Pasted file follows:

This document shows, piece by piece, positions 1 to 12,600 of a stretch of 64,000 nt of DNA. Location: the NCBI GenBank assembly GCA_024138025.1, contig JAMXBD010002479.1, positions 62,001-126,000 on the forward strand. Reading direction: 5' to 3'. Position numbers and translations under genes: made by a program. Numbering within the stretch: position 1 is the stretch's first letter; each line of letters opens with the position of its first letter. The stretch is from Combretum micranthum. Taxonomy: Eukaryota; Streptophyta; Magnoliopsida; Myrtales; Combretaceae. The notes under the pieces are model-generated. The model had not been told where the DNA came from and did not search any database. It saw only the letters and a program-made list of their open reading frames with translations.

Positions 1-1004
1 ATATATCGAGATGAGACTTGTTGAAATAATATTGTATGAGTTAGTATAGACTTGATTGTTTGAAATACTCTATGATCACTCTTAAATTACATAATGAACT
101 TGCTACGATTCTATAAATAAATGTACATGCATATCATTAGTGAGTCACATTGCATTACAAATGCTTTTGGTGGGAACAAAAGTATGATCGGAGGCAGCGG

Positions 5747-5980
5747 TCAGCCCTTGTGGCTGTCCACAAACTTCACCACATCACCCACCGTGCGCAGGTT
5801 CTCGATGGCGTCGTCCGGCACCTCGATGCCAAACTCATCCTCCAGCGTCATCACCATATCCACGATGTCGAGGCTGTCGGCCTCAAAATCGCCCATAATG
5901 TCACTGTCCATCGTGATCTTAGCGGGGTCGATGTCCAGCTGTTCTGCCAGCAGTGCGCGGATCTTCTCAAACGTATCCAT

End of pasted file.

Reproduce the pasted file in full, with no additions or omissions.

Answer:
This document shows, piece by piece, positions 1 to 12,600 of a stretch of 64,000 nt of DNA. Location: the NCBI GenBank assembly GCA_024138025.1, contig JAMXBD010002479.1, positions 62,001-126,000 on the forward strand. Reading direction: 5' to 3'. Position numbers and translations under genes: made by a program. Numbering within the stretch: position 1 is the stretch's first letter; each line of letters opens with the position of its first letter. The stretch is from Combretum micranthum. Taxonomy: Eukaryota; Streptophyta; Magnoliopsida; Myrtales; Combretaceae. The notes under the pieces are model-generated. The model had not been told where the DNA came from and did not search any database. It saw only the letters and a program-made list of their open reading frames with translations.

Positions 1-1004
1 ATATATCGAGATGAGACTTGTTGAAATAATATTGTATGAGTTAGTATAGACTTGATTGTTTGAAATACTCTATGATCACTCTTAAATTACATAATGAACT
101 TGCTACGATTCTATAAATAAATGTACATGCATATCATTAGTGAGTCACATTGCATTACAAATGCTTTTGGTGGGAACAAAAGTATGATCGGAGGCAGCGG

Positions 5747-5980
5747 TCAGCCCTTGTGGCTGTCCACAAACTTCACCACATCACCCACCGTGCGCAGGTT
5801 CTCGATGGCGTCGTCCGGCACCTCGATGCCAAACTCATCCTCCAGCGTCATCACCATATCCACGATGTCGAGGCTGTCGGCCTCAAAATCGCCCATAATG
5901 TCACTGTCCATCGTGATCTTAGCGGGGTCGATGTCCAGCTGTTCTGCCAGCAGTGCGCGGATCTTCTCAAACGTATCCAT